Urban Residential Compost Loos

Posted on June 17, 2010

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Earlier this year whilst staying at a wonderful urban wwoofing property in Melbourne I helped out with a re-design of a compost loo and helped flesh it out into complete composting system. I had recently re-read the poo-bible: The Humanure Handbook which – more recently – has been made wonderfully and freely available by its author Joseph Jenkins. I’ve retrieved my hard drive which had these photos from a friend so I thought I’d take the opportunity to get this up.

harrison st house - erecting the hand-crafted pergola

The property is worthy of a whole post just in itself but I will just briefly mention that it is an urban property which has a few ‘frozen-in-time’ features which would be more common in a country town. There is a mix of rent-payers, the owner Matthew and a few resident urban wwoofers. This mix usually means that there are lots of projects plodding along as well as the consistently productive large vegie gardens. A few of the wwoofers, Luka and Matieu, had built a compost loo before my stay but the capacity was reached when the three 40L bins on hand all filled up.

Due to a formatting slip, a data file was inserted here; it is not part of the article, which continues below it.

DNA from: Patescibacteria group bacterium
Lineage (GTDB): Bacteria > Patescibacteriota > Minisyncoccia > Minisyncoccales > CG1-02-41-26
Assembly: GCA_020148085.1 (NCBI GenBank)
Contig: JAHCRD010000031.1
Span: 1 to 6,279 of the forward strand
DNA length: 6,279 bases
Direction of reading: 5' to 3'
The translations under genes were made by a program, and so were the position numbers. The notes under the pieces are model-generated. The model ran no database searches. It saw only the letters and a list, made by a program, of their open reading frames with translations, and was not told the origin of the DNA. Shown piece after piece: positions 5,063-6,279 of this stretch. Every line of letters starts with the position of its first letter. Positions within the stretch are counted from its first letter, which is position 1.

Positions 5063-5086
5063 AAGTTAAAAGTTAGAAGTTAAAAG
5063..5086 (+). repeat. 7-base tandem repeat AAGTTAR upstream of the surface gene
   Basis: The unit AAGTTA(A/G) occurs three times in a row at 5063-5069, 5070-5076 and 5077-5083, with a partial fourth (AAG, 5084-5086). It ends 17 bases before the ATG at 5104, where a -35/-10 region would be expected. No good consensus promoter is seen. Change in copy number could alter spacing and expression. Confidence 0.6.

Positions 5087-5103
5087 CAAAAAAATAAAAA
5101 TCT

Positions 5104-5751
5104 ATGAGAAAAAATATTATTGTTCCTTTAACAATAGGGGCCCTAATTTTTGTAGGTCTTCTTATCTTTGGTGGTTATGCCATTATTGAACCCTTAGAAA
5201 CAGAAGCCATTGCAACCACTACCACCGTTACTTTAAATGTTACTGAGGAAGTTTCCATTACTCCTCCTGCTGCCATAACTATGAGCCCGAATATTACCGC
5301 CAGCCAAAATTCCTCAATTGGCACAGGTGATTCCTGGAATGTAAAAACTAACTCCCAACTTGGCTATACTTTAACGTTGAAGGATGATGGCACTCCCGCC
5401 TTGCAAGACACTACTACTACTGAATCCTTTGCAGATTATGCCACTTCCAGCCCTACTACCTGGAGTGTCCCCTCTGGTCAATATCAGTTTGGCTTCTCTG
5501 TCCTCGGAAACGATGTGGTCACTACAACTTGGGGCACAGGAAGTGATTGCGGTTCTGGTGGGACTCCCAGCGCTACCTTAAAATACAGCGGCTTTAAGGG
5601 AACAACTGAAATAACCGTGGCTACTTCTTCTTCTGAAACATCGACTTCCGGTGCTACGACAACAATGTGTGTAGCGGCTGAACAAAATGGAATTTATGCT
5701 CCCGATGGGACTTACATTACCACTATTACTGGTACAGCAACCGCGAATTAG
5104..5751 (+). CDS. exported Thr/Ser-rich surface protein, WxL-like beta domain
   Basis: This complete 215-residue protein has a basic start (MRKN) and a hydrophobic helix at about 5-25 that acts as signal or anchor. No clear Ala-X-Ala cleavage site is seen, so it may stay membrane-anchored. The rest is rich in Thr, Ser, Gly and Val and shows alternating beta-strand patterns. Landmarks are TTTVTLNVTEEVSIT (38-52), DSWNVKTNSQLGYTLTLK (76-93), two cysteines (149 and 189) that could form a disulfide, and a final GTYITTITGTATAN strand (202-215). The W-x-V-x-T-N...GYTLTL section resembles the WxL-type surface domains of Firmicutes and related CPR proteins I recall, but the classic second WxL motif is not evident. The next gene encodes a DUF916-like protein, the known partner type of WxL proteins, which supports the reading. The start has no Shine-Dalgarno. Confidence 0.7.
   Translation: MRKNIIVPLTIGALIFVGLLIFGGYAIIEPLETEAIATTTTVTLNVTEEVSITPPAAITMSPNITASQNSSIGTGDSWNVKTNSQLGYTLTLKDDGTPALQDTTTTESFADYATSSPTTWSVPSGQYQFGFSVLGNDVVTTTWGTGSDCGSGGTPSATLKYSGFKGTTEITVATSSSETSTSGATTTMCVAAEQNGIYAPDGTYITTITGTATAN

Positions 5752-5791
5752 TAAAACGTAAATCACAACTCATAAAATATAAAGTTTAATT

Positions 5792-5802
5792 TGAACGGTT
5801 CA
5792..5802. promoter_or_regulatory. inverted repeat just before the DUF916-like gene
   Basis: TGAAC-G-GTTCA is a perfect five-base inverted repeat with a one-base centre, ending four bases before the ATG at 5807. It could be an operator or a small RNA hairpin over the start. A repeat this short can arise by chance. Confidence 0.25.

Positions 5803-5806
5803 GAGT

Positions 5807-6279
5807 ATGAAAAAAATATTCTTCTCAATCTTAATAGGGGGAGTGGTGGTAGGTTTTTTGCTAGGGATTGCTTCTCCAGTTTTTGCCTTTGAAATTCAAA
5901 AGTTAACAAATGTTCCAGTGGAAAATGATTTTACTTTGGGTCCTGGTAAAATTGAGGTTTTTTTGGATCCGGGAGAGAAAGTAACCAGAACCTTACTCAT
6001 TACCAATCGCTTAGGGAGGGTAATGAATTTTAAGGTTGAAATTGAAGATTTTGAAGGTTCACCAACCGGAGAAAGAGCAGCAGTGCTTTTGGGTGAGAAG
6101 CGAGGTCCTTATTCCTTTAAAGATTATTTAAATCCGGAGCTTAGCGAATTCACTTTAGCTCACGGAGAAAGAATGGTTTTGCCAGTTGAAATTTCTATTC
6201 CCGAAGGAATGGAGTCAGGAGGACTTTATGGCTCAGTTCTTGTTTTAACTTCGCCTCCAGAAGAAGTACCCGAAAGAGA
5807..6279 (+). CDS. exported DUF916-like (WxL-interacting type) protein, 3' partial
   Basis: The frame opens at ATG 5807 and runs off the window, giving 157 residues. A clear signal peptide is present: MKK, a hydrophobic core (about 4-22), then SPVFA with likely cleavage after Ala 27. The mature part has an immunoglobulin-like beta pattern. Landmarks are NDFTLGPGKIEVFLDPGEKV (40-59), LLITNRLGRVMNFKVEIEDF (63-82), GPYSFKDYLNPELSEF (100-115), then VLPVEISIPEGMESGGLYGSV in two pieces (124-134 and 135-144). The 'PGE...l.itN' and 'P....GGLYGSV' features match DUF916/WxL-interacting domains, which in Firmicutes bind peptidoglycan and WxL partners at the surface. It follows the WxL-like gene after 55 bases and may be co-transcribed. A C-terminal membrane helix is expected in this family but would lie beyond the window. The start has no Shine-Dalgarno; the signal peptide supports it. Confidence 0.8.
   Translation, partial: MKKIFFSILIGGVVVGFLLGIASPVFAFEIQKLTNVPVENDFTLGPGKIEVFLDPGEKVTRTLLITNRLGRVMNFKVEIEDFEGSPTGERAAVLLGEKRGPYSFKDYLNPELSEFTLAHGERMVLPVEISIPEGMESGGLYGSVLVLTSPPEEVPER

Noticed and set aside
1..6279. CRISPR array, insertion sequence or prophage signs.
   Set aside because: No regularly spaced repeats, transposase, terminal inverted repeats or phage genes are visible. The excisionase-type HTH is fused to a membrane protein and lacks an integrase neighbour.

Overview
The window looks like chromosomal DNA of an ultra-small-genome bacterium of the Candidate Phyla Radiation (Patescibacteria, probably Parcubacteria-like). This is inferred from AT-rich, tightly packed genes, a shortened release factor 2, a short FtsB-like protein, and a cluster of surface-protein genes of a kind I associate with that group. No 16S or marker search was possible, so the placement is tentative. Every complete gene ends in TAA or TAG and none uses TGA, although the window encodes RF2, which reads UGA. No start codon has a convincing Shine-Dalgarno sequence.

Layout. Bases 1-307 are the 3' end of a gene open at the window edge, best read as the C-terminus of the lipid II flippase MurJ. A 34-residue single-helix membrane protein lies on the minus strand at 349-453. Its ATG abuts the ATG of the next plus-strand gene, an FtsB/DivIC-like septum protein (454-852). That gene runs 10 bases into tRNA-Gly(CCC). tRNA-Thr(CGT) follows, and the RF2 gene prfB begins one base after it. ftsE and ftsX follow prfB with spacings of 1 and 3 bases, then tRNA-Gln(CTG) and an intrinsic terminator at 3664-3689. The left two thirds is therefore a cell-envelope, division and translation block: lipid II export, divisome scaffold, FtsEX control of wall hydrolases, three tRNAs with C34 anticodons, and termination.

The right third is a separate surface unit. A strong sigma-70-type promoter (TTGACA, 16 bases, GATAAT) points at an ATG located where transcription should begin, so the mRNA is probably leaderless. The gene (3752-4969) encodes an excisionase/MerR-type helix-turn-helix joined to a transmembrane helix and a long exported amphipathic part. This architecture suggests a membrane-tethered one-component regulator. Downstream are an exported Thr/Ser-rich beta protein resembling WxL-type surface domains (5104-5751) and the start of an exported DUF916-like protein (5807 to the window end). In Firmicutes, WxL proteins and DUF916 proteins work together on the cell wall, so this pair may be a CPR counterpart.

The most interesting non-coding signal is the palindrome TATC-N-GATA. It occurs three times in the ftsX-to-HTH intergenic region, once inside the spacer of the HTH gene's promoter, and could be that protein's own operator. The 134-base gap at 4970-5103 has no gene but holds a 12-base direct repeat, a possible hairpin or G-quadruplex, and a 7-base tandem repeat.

The project had become dormant and I had brought some fresh energy into the space to get the project back into action. The first version of the loo was pretty bare bones so I put some effort into smoothing rough edges and adding niceties. There was a particular interest in making it a pleasant experience for first-time compost loo users, and a time pressure of a big party planned for that weekend. I’ve always found in these kind of places time pressures particularly relating to events are good for getting the crew together to do lots of good work on the space.

My contributions were along the lines of:* belt sanding the “toilet seat” area, which was uneven pine slats *

harrison st folks

sanding a curved edge *adding a lid  *installing some toilet roll holders *establishing a sawdust container for inside the loo *adding a little platform giving a bit more space, adding cladding, *pictorial signage *a little magazine rack and enviro mags * hanging a brush for cleaning * making a washing station. Later we added the compost bays which is the next step of the process.

Which all resulted in something like this:

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